Grace, Vocation, and Leaving the School that I Loved

Part of a series of autobiographical reflections written by Richard T. Hughes.

It was 1970, the year before my doctoral graduation. The job market for professors was tight, so tight that I sent letters of inquiry to 140 schools scattered all over the country—large schools and small schools, state schools and private schools, colleges and seminaries. The constraints of the job market had left me desperate. It didn’t much matter to me where I taught. I just wanted a job.

Of those 140 letters, only 60 institutions saw fit to reply, and the letters I received were amazingly uniform. In fact, I could hold each envelope up to the light and count the paragraphs. There were always three: Paragraph #1: Thank you for your inquiry. Paragraph #2: Unfortunately, we have no openings. Paragraph #3: But we will be happy to keep your letter on file. I knew that the “file” that each letter referenced was the large round “file” that sits on the floor. To say I was discouraged is an understatement.

And then grace appeared in the form of a telephone call from the provost of Pepperdine’s new Malibu campus which would open in 1972. He had gotten my name, he said, from a friend, and would I be willing to fly out for an interview? After the discouraging responses (and the non-responses) to my 160 letters, the invitation to interview at Pepperdine—an invitation that essentially came out of the blue—struck me as a God-send, an act of unmerited grace. Yet, I quickly discovered that embedded within that grace was a note of deep ambiguity. 

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Called by a Book

At its core, the question of vocation—if we are Christians—has everything to do with living one’s life as a disciple of Jesus, hearing his summons, embracing his call. And the life to which he calls us—if we have ears to hear—is a life of solidarity with those he called “the least of these”—the hungry, the thirsty, the naked, the stranger, the sick, the marginalized, the oppressed, and those in prison. 

In a word, Jesus calls us to become fully human—to see through the facades of power, fame, and success, to burst the artificial barriers that separate us from people less fortunate than ourselves, and to claim our common humanity. As William Stringfellow observed many years ago, this profoundly Christian vocation can be lived out through any number of professions or careers.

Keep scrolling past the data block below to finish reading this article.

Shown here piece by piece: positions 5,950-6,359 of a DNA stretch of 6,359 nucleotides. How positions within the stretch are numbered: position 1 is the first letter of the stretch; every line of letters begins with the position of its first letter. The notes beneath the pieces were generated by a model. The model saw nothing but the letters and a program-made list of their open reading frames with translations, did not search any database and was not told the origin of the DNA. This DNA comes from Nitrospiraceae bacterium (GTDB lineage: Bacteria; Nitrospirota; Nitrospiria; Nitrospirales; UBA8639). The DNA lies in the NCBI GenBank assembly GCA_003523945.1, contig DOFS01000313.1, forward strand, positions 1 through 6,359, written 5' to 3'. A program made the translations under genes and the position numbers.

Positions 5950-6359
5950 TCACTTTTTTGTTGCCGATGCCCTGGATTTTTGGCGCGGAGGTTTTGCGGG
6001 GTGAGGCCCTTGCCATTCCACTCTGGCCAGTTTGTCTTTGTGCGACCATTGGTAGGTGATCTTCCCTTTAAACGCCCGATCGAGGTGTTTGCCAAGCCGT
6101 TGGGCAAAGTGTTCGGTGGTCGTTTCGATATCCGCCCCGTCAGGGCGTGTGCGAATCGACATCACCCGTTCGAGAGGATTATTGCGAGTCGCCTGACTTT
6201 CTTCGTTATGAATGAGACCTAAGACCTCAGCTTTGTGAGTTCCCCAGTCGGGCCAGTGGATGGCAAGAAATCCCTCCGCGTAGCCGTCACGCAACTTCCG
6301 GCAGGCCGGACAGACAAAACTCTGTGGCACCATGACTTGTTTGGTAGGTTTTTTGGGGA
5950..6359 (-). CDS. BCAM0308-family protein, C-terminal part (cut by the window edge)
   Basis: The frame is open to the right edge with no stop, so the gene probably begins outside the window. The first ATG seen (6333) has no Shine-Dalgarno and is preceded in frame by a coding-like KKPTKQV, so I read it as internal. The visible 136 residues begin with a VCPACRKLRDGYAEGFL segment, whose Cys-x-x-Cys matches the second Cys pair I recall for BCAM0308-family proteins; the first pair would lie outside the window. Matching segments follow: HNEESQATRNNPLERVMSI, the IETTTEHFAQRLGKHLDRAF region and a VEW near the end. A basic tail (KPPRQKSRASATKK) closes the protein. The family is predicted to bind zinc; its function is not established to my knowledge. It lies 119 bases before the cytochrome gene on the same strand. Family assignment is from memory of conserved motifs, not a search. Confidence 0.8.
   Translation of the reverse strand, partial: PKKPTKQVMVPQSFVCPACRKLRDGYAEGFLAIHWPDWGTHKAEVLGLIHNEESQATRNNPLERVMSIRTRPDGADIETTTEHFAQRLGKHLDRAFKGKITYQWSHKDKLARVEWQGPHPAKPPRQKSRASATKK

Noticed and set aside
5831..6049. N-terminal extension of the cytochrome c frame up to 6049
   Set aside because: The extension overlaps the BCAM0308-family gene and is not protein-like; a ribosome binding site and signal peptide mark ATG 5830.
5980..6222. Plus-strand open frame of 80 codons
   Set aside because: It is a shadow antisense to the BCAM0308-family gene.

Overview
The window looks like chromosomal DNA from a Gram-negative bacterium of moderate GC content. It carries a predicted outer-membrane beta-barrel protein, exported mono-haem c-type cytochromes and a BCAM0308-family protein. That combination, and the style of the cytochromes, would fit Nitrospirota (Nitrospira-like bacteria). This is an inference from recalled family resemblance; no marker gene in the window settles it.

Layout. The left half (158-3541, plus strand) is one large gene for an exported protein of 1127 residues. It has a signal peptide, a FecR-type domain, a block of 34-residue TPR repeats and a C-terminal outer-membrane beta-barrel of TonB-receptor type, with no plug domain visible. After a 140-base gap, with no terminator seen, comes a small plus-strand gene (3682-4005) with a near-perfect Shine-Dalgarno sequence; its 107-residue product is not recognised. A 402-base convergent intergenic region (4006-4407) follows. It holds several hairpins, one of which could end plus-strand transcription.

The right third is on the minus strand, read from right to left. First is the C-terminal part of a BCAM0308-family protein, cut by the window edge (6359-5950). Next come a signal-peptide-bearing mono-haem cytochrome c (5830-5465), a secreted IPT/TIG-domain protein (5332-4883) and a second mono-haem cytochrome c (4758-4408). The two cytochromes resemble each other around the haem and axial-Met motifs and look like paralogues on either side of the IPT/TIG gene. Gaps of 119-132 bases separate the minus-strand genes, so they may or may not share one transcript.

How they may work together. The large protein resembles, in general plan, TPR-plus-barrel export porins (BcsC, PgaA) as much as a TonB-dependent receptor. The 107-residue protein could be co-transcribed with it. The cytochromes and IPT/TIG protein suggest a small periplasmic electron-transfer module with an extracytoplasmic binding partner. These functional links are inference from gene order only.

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The Grace of Troubling Questions

Finding good work to do—work that can enrich and satisfy the soul, not just for a moment but for a lifetime—is an incredible gift of grace.

That gift can enter our lives in such mysterious ways, however, that we often fail to see it for what it is. In fact, grace can sometimes appear in such profoundly negative ways—in defeat or despair or rejection, for example—that we often resist the very grace that can make us whole.

In my case, the grace that opened up a lifetime of good and satisfying work first appeared in the form of deeply troubling questions about the church in which I was raised, the Church of Christ.

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Finding vocation in loss, suffering, and death

There could be no better time than the present moment, with the Covid-19 pandemic threatening human life all over the world, to ask the question, “How might we find vocation in loss, suffering, and death?” To help us think about that question, I want to begin with a story.

It was almost twenty years ago when I learned that the Lilly Endowment had awarded Pepperdine University, where I taught at that time, a $2 million grant to support the “theological exploration of vocation” with our students.

I was ecstatic, and only moments after that call, I met one of my classes and shared the news with my students. They all were delighted—all, that is, except one. Far from delighted, he seemed distressed and troubled and told me straight up, “This project strikes me as a gift to children of privilege, a project that will simply cater to their own self-absorption. Most of the people in the world,” he continued, “don’t have the luxury of thinking about their ‘vocation.’ Life for them is a struggle simply to survive.”

My student’s words hit me like a bolt of lightning and reinforced a truth I already knew—that to serve our students well, this project had to encourage them to envision their lives and careers in terms much larger than themselves.

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